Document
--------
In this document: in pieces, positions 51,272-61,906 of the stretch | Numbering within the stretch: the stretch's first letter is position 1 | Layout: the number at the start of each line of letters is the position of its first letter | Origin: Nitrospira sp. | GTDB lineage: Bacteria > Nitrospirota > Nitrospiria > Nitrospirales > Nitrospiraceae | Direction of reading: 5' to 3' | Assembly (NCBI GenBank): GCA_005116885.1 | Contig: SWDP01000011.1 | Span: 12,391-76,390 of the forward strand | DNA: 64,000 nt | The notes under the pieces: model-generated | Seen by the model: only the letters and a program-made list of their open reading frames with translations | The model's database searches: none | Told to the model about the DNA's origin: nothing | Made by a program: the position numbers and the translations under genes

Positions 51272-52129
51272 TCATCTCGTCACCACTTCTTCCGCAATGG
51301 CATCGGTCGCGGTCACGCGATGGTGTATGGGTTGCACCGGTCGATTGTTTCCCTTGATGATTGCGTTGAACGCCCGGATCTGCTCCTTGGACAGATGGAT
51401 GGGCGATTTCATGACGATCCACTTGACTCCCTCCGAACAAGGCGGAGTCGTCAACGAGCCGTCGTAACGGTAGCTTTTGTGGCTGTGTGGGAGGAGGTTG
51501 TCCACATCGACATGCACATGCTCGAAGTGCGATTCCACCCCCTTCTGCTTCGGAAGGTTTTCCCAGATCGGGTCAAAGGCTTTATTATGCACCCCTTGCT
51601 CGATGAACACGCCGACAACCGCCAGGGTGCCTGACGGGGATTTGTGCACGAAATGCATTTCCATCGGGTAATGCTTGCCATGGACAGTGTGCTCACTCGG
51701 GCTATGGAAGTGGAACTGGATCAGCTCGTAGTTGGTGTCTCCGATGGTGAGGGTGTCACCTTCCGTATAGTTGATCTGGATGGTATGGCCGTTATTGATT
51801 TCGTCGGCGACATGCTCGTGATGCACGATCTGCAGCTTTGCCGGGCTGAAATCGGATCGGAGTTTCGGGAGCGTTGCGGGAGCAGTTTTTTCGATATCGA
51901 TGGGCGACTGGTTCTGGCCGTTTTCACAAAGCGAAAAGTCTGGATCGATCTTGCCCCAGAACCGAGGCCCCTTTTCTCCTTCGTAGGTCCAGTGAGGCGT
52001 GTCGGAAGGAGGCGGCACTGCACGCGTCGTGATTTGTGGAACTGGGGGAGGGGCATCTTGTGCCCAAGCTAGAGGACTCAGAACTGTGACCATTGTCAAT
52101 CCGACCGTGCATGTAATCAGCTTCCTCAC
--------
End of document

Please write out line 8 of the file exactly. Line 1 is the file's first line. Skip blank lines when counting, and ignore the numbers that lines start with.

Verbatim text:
51701 GCTATGGAAGTGGAACTGGATCAGCTCGTAGTTGGTGTCTCCGATGGTGAGGGTGTCACCTTCCGTATAGTTGATCTGGATGGTATGGCCGTTATTGATT